Tips: Choosing Safer Toys

Playtime should be carefree. But gaping holes in laws to protect children from chemicals allow toxics in the toy box. Choose safer toys for kids of all ages with the following tips:

1. Keep PVC and polycarbonate plastic out of the toy box.

PVC (vinyl) is the soft, flexible plastic commonly found in bath toys, dolls, inflatables, and squeezy toys. Toys labeled “phthalate-free PVC” may still contain harmful or untested chemicals. BPA-containing polycarbonate is a clear hard plastic also found in toys. Look for toys labeled “BPA-free,” choose safer plastics, or go with natural materials.

2. Avoid polyurethane foam stuffed toys.

Instead look for toys filled with polyester, down, wool or cotton. These materials are less likely to contain flame retardants or offgas.

3. Pick plastic-free toys when possible made from materials such as solid wood, cloth, paper, or wool.

Ideas for plastic-free playthings include games and puzzles from cardboard or wood, fabric dolls, paper dolls, wooden rattles and wool figurines. Nature and natural materials can be the best educational toys. Consider the yellow represented in plastic toys, in contrast to the range of yellows in autumn leaves. Let nature be your toy box!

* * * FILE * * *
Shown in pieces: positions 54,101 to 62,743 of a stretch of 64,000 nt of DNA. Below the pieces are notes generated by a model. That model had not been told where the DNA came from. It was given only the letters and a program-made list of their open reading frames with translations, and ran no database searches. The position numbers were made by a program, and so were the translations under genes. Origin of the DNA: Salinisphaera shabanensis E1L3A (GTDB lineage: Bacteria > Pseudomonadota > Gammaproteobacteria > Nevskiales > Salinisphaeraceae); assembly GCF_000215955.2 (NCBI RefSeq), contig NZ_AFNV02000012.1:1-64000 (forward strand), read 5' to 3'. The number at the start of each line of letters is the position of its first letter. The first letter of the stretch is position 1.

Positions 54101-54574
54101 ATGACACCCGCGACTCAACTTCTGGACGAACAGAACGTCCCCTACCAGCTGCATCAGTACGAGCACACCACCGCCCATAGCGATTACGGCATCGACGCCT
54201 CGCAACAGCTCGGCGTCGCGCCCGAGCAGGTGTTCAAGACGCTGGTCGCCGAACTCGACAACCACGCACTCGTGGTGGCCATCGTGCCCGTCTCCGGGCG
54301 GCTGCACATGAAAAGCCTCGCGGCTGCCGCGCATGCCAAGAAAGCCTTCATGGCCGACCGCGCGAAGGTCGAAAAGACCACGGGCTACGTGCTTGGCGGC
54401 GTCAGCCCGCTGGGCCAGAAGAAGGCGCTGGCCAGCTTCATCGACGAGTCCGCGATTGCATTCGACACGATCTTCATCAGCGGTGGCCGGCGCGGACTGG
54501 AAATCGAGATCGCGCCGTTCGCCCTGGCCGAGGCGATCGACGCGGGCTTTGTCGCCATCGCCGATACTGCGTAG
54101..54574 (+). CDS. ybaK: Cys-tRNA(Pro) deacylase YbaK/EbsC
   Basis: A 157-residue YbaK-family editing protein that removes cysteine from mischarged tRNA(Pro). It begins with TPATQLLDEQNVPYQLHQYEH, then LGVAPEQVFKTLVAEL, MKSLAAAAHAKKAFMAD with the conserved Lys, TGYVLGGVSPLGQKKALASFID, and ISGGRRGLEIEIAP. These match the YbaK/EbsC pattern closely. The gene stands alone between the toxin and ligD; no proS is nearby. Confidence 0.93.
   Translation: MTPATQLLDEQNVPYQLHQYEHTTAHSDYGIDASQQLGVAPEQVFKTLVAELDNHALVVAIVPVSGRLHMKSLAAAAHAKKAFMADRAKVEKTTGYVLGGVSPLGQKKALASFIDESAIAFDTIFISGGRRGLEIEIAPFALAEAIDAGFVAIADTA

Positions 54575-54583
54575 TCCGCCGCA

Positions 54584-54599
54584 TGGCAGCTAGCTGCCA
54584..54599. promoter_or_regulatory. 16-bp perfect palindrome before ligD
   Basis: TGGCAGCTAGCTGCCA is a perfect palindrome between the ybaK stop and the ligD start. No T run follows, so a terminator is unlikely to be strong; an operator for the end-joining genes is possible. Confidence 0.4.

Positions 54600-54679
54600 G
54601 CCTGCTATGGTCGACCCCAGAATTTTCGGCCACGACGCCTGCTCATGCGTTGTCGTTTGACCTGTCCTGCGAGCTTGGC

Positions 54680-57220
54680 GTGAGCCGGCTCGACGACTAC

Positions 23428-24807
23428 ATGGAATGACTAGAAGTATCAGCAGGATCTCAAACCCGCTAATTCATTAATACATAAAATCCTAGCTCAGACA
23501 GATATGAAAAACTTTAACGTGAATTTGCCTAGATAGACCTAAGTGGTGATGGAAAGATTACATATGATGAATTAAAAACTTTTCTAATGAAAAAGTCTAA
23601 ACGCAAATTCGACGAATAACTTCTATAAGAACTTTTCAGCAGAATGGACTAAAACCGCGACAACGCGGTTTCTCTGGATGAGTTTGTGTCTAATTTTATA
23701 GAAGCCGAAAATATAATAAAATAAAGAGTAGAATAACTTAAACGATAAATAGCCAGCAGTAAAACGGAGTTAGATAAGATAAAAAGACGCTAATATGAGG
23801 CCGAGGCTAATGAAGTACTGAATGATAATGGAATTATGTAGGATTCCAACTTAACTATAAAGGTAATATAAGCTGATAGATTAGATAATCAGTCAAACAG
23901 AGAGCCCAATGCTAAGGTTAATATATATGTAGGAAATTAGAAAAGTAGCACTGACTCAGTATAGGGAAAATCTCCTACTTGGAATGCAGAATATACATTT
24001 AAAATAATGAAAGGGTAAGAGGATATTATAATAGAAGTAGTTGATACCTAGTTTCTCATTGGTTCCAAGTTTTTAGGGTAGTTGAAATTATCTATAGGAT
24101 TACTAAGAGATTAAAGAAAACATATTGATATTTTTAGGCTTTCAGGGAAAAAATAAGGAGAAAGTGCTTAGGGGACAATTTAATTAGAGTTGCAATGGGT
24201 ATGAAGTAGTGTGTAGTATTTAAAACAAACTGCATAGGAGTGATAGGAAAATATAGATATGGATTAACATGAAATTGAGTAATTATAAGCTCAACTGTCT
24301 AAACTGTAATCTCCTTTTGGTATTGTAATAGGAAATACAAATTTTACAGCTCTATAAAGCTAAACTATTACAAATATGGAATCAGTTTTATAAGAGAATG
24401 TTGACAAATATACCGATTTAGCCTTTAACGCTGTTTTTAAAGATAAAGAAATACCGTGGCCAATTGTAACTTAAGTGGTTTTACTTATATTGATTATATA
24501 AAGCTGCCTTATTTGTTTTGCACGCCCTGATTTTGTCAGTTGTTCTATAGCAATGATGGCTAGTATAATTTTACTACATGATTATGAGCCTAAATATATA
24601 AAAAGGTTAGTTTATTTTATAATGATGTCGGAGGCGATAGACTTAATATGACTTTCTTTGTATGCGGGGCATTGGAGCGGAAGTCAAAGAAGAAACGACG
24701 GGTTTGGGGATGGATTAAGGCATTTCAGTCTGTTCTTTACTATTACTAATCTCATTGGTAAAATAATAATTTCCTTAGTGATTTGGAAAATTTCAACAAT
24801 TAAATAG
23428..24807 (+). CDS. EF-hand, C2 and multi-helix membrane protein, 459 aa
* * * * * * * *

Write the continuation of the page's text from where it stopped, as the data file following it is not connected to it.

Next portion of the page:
4. Evaluate toys in your household for chemicals of concern with the toys database.

Thousands of toys have been tested since 2007 for toxics including lead, chlorine and cadmium. Nominate new toys to be tested, or create a shopping list of safer products using the website.

5. Play dress up safely.

Avoid play cosmetics and face paints which can contain toxics. Focus the fun on costumes instead of cosmetics, or try making face paint with safer ingredients like flour in these recipes. Steer clear of children’s costume jewelry which can contain high levels of heavy metals and are easily mouthed or swallowed.

6. Avoid projects that involve heating plastic and may release toxic fumes.

Examples include polymer sculpting clays and plastic fusebeads.

7 Be selective with hand-me-downs, especially with toys kids could put in their mouths.

Often it’s impossible to know the manufacturer or date of a used toy, making it challenging to evaluate for safety. General guidelines include avoiding plastics (especially PVC and BPA-containing polycarbonate) and chipped coatings. With vintage toys manufactured prior to 1978, there may be additional concern with lead and cadmium in paint or plastic. Unfortunately, homeowner lead testing kits are unreliable for toy testing.

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